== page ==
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I want to determine the threshold voltage of a diode from the graph of iv characteristic diode. From the point of view of the data analysis I do not know how to do to find a specific value. I have read the advice of graphing the logarithm of the relationship between the current passing through the diode and the reverse saturation current. I get a straight line from which I do not know what parameter could be useful to me. I'm stuck and I do not know what to do.

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  • \$\begingroup\$ What exactly is your definition of "threshold voltage" for a diode? Is isn't a commonly used term. \$\endgroup\$ – Dave Tweed Oct 10 '17 at 13:23
  • \$\begingroup\$ The voltage drop, when the diode starts to conduct. \$\endgroup\$ – Stefano Barone Oct 10 '17 at 13:44
  • \$\begingroup\$ As you already show, the diode is conducting all the time. \$\endgroup\$ – Dave Tweed Oct 10 '17 at 14:05
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    \$\begingroup\$ What exactly are you trying to accomplish here? Why is having an "exact" value for "threshold voltage" important? Why can't you just measure the voltage at some fixed value of current, selected for your specific application? \$\endgroup\$ – Dave Tweed Oct 10 '17 at 14:16
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    \$\begingroup\$ Why such huge error bars on your voltage measurements? \$\endgroup\$ – The Photon Oct 10 '17 at 15:50
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The threshold voltage is the minimum voltage needed to create a conducting path along the diode. As a real diode is never completely off, one can define the threshold voltage at the point where the diode starts conducting in the exponential fashion. So there are different ways to define the actual threshold. (It is also heavily dependent on temperature.)

Here is one way to get a value for the threshold voltage:

If you increase the voltage applied to the diode and measure the current flowing along the diode, you can use this data to determine the threshold voltage by plotting the sqrt of the current. I did this some time ago from simulation data for a nmos device, so actually this curve represents the diode characteristic, in which you are interested in.

Example plot for extracting the threshold voltage.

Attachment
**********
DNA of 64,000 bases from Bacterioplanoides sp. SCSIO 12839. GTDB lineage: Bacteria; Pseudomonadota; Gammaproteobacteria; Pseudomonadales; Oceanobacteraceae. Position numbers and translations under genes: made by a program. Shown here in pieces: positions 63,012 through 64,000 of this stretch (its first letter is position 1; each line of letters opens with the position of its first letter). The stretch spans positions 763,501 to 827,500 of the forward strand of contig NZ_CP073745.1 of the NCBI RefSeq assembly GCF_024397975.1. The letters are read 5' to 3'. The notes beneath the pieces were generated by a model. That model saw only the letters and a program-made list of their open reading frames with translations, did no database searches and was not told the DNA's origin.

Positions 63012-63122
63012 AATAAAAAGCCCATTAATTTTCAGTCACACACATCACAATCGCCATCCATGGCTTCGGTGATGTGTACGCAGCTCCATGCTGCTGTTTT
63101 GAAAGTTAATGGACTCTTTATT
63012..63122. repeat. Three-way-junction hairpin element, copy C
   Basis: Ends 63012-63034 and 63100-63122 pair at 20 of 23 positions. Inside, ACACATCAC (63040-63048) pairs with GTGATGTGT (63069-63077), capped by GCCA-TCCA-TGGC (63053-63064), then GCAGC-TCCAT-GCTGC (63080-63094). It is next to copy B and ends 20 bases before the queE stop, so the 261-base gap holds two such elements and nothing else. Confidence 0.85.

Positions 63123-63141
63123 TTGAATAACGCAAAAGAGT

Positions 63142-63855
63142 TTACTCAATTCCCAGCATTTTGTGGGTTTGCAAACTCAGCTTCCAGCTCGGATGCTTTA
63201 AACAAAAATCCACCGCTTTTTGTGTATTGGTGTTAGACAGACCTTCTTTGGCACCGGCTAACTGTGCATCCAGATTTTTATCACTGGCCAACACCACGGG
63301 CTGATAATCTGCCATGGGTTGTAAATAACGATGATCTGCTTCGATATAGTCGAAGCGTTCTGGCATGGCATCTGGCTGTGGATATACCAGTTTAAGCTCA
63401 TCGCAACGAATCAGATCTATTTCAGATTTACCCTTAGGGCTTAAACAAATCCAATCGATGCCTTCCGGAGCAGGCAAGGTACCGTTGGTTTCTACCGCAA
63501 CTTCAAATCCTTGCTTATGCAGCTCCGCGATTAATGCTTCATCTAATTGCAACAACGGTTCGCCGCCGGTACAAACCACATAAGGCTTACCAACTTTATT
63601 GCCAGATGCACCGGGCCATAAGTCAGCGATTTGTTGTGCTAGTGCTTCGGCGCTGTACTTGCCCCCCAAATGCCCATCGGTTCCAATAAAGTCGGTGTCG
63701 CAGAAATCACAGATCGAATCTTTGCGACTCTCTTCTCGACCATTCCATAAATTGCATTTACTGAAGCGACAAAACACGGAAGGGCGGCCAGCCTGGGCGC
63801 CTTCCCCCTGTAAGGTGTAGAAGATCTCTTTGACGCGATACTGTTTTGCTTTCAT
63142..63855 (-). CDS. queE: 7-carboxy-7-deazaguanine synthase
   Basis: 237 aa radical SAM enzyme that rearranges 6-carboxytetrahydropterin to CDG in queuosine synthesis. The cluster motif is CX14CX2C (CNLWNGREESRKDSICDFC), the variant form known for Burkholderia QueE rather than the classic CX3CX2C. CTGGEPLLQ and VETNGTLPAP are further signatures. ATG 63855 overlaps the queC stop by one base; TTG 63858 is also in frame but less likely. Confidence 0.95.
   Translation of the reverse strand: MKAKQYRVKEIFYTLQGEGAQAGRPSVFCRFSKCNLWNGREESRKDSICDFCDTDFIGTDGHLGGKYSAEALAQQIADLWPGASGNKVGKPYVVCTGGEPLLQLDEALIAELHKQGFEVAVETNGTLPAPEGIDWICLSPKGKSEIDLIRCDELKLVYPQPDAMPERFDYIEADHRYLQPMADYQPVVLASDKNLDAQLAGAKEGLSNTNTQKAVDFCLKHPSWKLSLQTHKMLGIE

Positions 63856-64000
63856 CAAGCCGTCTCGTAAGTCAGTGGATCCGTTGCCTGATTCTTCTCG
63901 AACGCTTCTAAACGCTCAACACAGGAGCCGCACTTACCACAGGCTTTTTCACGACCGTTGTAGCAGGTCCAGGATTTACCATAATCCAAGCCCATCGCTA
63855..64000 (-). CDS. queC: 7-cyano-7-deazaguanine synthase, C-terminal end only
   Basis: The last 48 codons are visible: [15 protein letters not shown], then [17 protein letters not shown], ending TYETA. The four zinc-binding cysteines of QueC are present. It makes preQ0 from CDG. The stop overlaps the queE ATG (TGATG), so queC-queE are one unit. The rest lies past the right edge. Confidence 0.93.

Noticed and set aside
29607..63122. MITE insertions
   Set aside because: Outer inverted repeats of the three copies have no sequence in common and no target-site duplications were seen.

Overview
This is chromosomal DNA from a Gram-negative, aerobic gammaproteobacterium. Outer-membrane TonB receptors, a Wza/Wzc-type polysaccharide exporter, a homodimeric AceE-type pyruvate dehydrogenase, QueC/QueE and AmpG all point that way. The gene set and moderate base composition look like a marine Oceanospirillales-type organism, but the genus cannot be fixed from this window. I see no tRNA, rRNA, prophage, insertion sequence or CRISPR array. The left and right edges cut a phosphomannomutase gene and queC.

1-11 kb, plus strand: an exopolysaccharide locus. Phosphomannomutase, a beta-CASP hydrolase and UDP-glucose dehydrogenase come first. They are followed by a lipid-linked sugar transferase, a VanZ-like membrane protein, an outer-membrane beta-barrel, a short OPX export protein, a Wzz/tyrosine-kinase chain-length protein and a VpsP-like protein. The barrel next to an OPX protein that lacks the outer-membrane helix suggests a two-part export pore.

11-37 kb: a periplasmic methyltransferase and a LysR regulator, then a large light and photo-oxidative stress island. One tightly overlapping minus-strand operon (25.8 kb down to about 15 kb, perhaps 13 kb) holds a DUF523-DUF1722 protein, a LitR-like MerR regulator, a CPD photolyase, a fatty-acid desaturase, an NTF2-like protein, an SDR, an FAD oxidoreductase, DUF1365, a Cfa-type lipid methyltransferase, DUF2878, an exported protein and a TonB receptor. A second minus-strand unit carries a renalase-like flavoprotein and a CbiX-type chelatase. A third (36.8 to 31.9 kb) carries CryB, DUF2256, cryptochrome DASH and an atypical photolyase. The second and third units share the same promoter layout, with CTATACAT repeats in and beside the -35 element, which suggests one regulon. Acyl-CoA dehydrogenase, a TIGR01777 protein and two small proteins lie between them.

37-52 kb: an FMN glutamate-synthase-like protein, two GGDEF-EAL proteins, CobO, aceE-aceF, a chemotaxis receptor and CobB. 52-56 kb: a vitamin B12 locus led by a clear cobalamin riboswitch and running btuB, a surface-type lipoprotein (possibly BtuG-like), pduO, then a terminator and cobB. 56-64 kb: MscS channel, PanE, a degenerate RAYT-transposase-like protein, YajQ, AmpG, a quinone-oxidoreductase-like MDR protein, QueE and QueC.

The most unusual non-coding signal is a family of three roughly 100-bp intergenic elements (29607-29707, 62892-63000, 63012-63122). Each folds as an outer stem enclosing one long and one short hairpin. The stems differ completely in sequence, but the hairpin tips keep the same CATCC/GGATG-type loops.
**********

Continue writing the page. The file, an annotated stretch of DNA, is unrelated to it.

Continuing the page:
In the Appendix of the book CMOS Analog Circuit Design from P. E. Allen and D. R. Holberg you find this procedure in more detail.

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There is no real "threshold" because the diode starts conducting already for voltages far below the well-known magic value of 0.7 volts (as you can see in the first diagram). According to the most common specification, you could draw a tangent to the linear part of the characteristic. This line (tangent) will cross the horizontal axis at a value (app. 0.7 volts) which very often is called "threshold".

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  • \$\begingroup\$ Thanks for the answer.I am aware of the approximation of the conduction. I have already used your method but it is a bit rough because actually a current incremen with voltage there is even before 0.6.Is there a method that emphasizes the change in behavior? Maybe using the first graph.. \$\endgroup\$ – Stefano Barone Oct 10 '17 at 13:52
  • \$\begingroup\$ I rather think (and I have done this) when you draw the tangent to the upper part of the curve (where we have quasi-linearity), you arrive at app. 0.7 volts. \$\endgroup\$ – LvW Oct 10 '17 at 14:05
  • \$\begingroup\$ @StefanoBarone, Read his first sentence. The idea of a "threshold voltage" for a diode is inherently a very rough approximation to the diode behavior. If you want a more accurate model of the diode, read about the Shockley diode equation and be prepared to do your modeling numerically (in SPICE). \$\endgroup\$ – The Photon Oct 10 '17 at 15:52

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